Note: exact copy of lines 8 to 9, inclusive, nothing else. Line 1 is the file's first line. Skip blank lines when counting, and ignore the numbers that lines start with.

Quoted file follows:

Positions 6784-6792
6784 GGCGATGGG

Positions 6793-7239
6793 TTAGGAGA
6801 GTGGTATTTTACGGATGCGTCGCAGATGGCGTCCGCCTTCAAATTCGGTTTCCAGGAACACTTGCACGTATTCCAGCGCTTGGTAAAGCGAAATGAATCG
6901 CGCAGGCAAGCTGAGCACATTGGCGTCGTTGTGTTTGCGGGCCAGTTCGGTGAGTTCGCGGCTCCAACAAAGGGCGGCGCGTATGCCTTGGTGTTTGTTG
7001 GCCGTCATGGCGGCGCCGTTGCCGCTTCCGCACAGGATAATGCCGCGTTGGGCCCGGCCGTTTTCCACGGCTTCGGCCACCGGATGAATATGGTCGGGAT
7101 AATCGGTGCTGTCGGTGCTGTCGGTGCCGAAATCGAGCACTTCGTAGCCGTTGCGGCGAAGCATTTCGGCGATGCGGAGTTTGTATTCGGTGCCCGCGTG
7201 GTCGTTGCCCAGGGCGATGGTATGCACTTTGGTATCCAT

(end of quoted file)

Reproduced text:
7101 AATCGGTGCTGTCGGTGCTGTCGGTGCCGAAATCGAGCACTTCGTAGCCGTTGCGGCGAAGCATTTCGGCGATGCGGAGTTTGTATTCGGTGCCCGCGTG
7201 GTCGTTGCCCAGGGCGATGGTATGCACTTTGGTATCCAT